July 19, 2018 | ° F

Board of Trustees discuss potential merger, president

Photo by Noah Whittenburg |

The University’s Board of Trustees disclose internal board election results at Rutgers Student Center.

The University’s next president may be announced within the next month.

The Board of Trustees discussed the ongoing University presidential search yesterday at Winants Hall on the College Avenue campus.

Greg Brown, head of the Presidential Search Committee, said the presidential search is going well and the work of the search committee is almost done.

Brown said the search committee has whittled down the list of candidates since it began in Sept. 2011.

 “Given the competitive nature of other searches, it very well possibly will be in April,” he said.

Kenneth Schmidt, chair of the BOT, said the board will schedule a vote with both the Board of Governors and the BOT.

Another major topic was the possible Rutgers-Camden and Rowan University merger and the proposed integration of the University of Medicine and Dentistry of New Jersey with the University.

University President Richard L. McCormick addressed the BOT with a report that focused on the conversations about restructuring higher education in New Jersey.

Christopher Molloy, interim provost for Biomedical and Health Sciences, said despite the University’s close contact with UMDNJ, many of the details of the merger are unclear and complex.

But Molloy said even though there are concerns with the UMDNJ merger, the integration could provide benefits for the University, such as receiving federal grant money and other sources of income.  

“It would create a real opportunity for externally funded research. … The goal is to create an academic medical center at Rutgers,” he said. “The science we have here, we now have a chance to plug that into clinical research.”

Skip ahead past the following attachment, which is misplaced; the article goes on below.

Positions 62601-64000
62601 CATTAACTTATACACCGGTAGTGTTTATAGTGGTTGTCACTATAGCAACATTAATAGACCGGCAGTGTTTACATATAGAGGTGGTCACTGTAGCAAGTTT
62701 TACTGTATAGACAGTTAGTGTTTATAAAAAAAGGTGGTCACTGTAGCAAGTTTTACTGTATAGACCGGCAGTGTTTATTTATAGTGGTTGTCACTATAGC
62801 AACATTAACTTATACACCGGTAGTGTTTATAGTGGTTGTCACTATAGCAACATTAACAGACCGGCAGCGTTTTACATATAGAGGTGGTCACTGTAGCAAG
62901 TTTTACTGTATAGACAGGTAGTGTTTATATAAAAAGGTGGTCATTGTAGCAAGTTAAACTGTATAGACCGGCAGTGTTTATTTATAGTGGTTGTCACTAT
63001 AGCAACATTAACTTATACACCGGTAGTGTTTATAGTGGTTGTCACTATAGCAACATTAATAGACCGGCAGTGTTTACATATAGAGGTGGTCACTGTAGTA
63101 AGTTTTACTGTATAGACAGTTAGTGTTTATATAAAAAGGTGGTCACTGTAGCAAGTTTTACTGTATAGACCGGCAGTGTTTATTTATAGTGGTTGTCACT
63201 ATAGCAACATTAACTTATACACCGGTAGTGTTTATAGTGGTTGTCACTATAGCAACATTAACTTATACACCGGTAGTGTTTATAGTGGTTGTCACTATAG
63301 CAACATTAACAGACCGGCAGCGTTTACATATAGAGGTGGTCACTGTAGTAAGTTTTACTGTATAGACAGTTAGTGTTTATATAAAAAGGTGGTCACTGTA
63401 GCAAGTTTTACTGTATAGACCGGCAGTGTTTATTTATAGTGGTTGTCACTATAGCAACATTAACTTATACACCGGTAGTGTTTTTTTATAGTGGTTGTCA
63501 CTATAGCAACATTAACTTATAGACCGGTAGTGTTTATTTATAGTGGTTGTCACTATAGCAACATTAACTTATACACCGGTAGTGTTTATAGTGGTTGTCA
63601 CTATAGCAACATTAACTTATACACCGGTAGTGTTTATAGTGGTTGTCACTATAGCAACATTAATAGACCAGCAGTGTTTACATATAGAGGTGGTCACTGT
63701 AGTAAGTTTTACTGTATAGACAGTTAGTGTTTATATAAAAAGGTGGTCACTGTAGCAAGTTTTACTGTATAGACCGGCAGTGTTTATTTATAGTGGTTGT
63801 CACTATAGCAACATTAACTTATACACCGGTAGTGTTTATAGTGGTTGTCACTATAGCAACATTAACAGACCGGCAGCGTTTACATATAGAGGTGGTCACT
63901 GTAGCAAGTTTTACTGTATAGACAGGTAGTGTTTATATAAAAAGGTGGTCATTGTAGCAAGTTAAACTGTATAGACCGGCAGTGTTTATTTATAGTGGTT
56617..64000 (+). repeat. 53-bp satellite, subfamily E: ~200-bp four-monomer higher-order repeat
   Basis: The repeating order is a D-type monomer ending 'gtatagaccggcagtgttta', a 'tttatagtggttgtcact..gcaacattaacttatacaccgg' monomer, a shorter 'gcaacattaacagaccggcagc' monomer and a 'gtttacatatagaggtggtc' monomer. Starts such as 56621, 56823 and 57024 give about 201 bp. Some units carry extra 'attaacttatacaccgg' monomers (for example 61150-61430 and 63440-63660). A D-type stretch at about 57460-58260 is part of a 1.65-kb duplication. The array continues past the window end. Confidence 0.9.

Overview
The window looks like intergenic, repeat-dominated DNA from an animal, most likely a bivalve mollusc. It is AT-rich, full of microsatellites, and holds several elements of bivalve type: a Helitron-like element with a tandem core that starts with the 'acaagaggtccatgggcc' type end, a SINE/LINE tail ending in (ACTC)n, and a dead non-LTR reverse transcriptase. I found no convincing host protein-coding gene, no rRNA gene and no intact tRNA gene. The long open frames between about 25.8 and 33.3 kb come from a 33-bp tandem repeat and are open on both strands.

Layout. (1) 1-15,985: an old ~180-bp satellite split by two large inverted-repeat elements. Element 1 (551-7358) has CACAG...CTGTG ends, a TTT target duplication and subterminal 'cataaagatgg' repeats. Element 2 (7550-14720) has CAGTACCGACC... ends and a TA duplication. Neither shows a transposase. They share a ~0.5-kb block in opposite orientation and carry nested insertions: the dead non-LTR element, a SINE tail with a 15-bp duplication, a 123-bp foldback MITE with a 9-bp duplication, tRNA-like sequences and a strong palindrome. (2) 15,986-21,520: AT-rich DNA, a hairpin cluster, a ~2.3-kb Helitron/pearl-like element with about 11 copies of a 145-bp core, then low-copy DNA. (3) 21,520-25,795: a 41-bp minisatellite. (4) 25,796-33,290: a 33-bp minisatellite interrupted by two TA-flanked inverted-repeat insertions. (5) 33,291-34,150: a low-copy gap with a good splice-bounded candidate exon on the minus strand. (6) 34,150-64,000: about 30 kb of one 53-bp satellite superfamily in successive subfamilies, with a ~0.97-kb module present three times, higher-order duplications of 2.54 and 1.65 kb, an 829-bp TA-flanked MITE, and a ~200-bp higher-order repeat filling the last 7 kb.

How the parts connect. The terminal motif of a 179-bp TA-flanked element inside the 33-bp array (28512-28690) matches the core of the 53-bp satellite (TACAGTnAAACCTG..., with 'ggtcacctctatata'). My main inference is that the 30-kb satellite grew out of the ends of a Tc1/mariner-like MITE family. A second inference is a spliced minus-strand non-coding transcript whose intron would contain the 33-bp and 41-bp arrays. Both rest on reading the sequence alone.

Molloy said the Cancer Institute of New Jersey would be a good financial investment for the University. The institute went from $20 million in grants and funding in 1996 to more than $100 million this past year.

Molloy also said that new grants would be available to the University that are not currently available at UMDNJ.

“We’ll put in for grant proposals that UMDNJ can’t without basic science,” he said. “Rutgers can get those grants because we have that basic science.”

But some members of the BOT were unconvinced that the merger could benefit the University.

Bruce Fehn, the treasurer of the BOT, said the framework for the plan is very comprehensive and complex, and there needs to be more clarity before the board can make an informed decision.

McCormick called the merger a “work in progress” and said the University was on the right path.

“In the meantime, we’re trying to accumulate an understanding,” he said.

McCormick called it irresponsible to give the board a date for the merger without knowing all of the information necessary.

Wendell Pritchett, chancellor of Rutgers-Camden, said students attending Rutgers-Camden might go to other institutions and colleges if the merger with Rowan University occurs.

“I continue to be amazed by the arguments of Rutgers-Camden faculty and students that Camden not be disinvested from Rutgers,” Pritchett said. “Our students chose to come to Rutgers-Camden. Our campus continues to be unanimously opposed to the disinvesting and the merger.”

Although the candidate was not revealed, the BOT disclosed the results of the board’s internal election results.

The board unanimously approved the nominating committee’s slate, which placed Dudley Rivers, current vice chair, as the new chair of the BOT.

Margaret Derrick and Dorothy Cantor were approved as the vice chairs, University secretary Leslie Fehrenbach was re-elected to her position as BOT secretary along with Mary Brennan as her assistant secretary.

Each of the elected positions will carry a term of six years.

By Adam Uzialko

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